"How do we remedy the problem of over-prescription," asked Dr. Illes. "As a start, we need to have a broader conversation about the affordability and accessibility of effective, non-pharmacological health services, such as parent training programs, cognitive behavioural therapy, and social skills training that support youth experiencing mental illness - and their families.

"Health care professionals need to commit to working with all stakeholders in the community, including teachers, youth, parents and other health providers," added Dr. Illes. "If we engage communities in activities that are known to promote wellbeing, we'll promote empowerment and promote existing strengths. We've initiated this kind of cross sectoral approach in Canada, including partnerships to identify effective treatments and procedures, and evidence that can guide safe use of second-generation antipsychotics.

"Although it's important to be optimistic about the future of pharmacological interventions, clinicians need to bridge the gap between the limits of scientific evidence and the needs of patients, particularly in this area of antipsychotic prescribing to children and youth," concluded Illes. 

"Canadian physicians and other health professionals must continue to advocate strongly for cross-modal treatments, including nonpharmacologic ones, and not look too narrowly at molecules for solutions."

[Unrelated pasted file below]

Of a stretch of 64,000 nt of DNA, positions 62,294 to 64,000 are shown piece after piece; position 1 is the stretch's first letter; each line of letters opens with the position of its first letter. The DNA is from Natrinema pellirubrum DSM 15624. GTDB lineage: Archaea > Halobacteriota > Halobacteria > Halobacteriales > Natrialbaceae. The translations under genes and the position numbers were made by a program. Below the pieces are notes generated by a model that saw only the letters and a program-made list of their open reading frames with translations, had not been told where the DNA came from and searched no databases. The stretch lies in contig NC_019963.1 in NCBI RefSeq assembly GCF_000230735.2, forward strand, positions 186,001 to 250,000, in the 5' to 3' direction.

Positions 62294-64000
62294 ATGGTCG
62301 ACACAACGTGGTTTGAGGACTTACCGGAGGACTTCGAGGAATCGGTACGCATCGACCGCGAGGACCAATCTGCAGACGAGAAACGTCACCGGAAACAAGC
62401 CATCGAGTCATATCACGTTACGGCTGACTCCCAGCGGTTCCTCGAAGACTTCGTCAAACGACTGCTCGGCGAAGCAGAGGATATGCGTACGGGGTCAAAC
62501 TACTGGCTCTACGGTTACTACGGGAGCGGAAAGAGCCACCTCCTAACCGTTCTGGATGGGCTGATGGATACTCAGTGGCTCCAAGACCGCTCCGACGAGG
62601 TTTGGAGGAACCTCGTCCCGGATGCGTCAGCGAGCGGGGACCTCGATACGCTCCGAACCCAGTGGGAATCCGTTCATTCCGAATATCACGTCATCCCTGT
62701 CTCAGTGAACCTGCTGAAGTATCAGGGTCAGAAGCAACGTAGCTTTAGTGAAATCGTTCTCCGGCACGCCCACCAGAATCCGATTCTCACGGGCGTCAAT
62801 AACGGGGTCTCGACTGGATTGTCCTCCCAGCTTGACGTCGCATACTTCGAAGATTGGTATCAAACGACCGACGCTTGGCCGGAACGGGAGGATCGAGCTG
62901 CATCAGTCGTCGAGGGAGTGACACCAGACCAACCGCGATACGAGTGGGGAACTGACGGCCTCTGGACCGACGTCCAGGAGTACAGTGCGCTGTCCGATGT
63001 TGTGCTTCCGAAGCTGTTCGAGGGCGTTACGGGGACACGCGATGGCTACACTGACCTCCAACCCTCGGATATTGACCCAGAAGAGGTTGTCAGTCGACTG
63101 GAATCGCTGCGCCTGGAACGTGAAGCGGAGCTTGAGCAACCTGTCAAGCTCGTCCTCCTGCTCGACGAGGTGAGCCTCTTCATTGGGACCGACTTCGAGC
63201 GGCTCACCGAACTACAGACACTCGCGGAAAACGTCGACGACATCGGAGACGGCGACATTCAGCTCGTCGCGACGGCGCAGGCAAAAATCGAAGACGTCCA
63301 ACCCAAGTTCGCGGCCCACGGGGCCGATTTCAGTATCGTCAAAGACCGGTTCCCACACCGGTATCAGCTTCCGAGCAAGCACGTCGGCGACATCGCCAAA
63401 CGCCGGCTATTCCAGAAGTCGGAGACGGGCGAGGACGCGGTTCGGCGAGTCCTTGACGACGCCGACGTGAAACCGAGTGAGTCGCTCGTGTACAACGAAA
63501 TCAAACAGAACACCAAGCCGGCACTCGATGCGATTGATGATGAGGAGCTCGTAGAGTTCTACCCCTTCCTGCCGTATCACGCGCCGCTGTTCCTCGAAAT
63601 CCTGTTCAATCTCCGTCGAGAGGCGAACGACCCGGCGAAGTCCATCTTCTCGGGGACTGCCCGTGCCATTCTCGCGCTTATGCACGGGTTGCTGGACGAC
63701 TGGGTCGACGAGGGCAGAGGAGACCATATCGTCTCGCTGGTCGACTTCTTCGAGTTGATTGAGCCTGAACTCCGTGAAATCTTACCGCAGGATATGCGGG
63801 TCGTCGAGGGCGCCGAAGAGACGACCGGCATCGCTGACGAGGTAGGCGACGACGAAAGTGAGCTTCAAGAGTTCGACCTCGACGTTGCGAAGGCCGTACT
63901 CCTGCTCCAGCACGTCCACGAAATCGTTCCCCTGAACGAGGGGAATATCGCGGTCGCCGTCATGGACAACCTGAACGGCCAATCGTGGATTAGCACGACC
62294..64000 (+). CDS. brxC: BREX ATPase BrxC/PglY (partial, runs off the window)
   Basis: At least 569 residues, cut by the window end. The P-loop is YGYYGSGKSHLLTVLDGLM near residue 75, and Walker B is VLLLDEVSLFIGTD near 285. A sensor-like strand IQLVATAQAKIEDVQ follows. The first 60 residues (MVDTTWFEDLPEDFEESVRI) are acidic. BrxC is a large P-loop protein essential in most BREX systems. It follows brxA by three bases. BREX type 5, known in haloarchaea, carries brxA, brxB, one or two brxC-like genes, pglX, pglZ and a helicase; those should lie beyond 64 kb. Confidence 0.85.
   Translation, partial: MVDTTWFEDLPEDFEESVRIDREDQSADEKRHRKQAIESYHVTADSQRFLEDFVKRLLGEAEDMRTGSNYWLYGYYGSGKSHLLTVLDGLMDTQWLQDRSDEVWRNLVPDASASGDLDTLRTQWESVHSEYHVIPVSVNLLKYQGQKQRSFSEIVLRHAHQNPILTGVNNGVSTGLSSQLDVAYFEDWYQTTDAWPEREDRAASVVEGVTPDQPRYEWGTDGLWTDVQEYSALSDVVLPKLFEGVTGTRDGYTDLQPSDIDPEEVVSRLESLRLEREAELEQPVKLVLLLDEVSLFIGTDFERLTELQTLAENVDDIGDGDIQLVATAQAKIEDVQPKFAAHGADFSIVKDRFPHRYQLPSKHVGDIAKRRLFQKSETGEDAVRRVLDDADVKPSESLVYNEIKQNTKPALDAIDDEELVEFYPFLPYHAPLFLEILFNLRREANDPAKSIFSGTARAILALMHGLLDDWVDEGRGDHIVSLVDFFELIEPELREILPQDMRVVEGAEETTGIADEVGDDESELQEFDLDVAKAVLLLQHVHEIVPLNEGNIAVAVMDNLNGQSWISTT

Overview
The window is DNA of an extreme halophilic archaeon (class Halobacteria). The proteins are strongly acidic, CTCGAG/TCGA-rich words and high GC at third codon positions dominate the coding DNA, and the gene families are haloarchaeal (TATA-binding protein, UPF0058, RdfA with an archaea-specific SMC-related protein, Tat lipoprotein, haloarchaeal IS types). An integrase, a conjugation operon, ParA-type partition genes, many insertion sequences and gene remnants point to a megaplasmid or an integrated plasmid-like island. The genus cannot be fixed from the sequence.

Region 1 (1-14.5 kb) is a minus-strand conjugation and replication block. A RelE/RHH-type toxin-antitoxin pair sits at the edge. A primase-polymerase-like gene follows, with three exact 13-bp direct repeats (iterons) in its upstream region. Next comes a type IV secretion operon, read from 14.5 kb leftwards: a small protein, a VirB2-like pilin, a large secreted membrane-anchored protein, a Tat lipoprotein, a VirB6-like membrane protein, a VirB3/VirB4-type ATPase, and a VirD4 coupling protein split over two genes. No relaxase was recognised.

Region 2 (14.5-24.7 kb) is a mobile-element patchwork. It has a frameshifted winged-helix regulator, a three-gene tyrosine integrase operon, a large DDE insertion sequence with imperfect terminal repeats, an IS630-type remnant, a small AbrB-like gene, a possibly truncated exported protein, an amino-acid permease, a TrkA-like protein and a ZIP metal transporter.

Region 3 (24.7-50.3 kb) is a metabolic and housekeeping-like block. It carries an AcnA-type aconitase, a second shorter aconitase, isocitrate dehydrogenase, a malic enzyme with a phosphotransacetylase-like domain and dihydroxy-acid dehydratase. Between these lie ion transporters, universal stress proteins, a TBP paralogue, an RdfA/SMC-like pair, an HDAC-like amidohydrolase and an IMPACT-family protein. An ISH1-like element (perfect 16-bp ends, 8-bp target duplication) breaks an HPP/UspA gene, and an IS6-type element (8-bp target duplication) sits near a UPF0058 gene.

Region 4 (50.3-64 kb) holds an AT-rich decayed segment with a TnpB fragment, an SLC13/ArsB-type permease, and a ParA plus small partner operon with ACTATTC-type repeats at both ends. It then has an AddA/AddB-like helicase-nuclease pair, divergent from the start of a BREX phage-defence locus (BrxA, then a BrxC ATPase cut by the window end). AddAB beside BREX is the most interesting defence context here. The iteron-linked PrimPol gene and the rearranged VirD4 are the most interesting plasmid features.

Recommended resources for health professionals and families:

  • The Provincial Mental Health Metabolic Program at BC Children's Hospital's "Healthy Living, Healthy Minds: a Toolkit for Health Professionals", and the "Healthy Living Toolkit" for families, available at www.keltymentalhealth.ca, and 
     
  • The Canadian Alliance for Monitoring Effectiveness and Safety of Antipsychotics in Children's guidelines at http://camesaguideline.org 
     
  • The Council of Canadian Academies/Health Canada's "Therapeutic Products for Infants, Children and Youth" review of ethical development of safe and effective pharmaceuticals and the labelling of therapies at www.scienceadvice.ca/en/assessments/in-progress/therapeutic-products.aspx 
     
  • Nova Scotia's More than Meds project provides information informed by lived experience for navigating the health system, better care for individuals and families, and educational outreach to communities. www.morethanmeds.com 

 Read the full New York Times article, "Still in the Crib, Yet Being Given Antipsychotics."